It’s Monday morning. You had a great weekend, slept for 9 hours, and you’re completely drained.
5 days until you can have fun again seems like eternity.
Every day drains you a little more. Getting on task takes more mental energy than you even have.
It’s hard to believe how exciting work was just a little while back. The days would fly by, you had so much energy that you couldn’t fall asleep at night. You did the best work of your life.
What happened? You’ve lost your motivation.
Losing our motivation is like being sick. It makes everything seem worse than it is, and we just want to go to bed.
This article originally had 6 practical tips for regaining motivation. Exercise, talk about it, take a break, etc.
Then I remembered what I’ve learned from my insanely empathic wife: nobody is looking for advice when they are demotivated. They are looking for empathy, listening and encouragement.
If you are demotivated, please remember this:
Becoming demotivated is normal. It happens to everyone and more frequently than anyone would like to admit
It seems hard to fix and it is hard to fix, but it is not unfixable
You know yourself better than anyone else. Follow your own advice and slowly the snowball effect will be replaced with an upward trend
Your loved ones want to listen and help. Allow them to do that
Your manager and peers want to know too. Sharing how you feel isn’t complaining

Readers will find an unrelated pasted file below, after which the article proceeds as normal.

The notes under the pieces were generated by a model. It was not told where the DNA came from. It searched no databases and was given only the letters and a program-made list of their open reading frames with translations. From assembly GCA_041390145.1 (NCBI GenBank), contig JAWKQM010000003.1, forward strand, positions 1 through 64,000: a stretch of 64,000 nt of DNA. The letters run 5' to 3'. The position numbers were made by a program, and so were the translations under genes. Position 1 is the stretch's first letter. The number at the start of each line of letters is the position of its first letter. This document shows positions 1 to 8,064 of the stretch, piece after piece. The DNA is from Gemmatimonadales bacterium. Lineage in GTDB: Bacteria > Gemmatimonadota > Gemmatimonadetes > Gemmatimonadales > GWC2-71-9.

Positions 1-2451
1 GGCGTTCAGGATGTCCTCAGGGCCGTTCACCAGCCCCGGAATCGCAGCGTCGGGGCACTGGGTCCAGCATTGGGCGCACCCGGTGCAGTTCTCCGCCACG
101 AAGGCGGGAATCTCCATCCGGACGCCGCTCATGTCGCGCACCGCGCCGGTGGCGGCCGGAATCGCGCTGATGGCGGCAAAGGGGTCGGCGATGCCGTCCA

A Single Word of Advice
There is a single piece of advice too important to not be shared.
Look inside and seek to understand why. Be honest with yourself. Take however long you need to get to the bottom of it. Demotivation happens for a reason.
This will allow you to avoid two traumatic scenarios.
The first scenario is trying to “work on yourself” when the problem is your environment. If your work environment is not right for you, whether because it’s toxic, you don’t gel with your manager, or you just don’t love it, trying to get motivated from within will be a sad waste of your time.
The second scenario is the opposite one – changing your environment when the problem is internal. I’ve seen people leave great jobs and wonderful peers behind only to end up deeper in the demotivation hole. It’s a shame and counterproductive to change your environment when demotivation comes from the inside.
Understand yourself to help yourself.
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